Athens and Jerusalem
On the need for courage.
Mar 22, 2010, Vol. 15, No. 26 • By WILLIAM KRISTOL
By the end of the 1980s, it seemed Solzhenitsyn had been too pessimistic. In an impressive showing of moral courage and civic strength, the societies of the West confronted in that decade the threats of decadence at home and weakness abroad. Leaders like Reagan and Thatcher, John Paul II and Lech Walesa discovered reservoirs of moral virtue in their publics and rallied them to action.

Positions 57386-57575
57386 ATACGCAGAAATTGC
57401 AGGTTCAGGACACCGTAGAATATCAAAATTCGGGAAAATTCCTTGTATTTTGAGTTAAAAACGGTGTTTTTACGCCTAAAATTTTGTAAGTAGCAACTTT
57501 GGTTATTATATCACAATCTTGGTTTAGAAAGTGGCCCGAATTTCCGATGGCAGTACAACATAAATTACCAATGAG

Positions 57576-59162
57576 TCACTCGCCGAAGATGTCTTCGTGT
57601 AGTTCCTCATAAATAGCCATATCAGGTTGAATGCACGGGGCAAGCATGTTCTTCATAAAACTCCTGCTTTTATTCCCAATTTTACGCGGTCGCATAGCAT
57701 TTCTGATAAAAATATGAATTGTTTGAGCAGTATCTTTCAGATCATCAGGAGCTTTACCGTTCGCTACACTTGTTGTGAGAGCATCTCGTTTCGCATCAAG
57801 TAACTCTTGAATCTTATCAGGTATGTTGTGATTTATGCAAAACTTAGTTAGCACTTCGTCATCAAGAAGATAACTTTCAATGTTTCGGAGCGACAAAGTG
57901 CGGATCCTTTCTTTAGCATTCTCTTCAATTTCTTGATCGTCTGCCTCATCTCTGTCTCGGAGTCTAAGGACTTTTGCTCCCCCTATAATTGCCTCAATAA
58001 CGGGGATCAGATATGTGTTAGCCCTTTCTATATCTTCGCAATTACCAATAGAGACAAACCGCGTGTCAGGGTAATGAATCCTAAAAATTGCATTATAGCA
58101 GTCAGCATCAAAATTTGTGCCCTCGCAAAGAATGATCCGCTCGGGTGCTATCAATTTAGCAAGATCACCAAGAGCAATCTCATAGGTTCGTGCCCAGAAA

The threats of 2010 are as great as those of 1980. They are intellectually different, of course—and perhaps even more complicated. But, like the threats of the Cold War, they cannot be overcome if we lack the simple and often prosaic virtue of courage. Can we, in our clever and sophisticated time, once again summon up this old-fashioned virtue?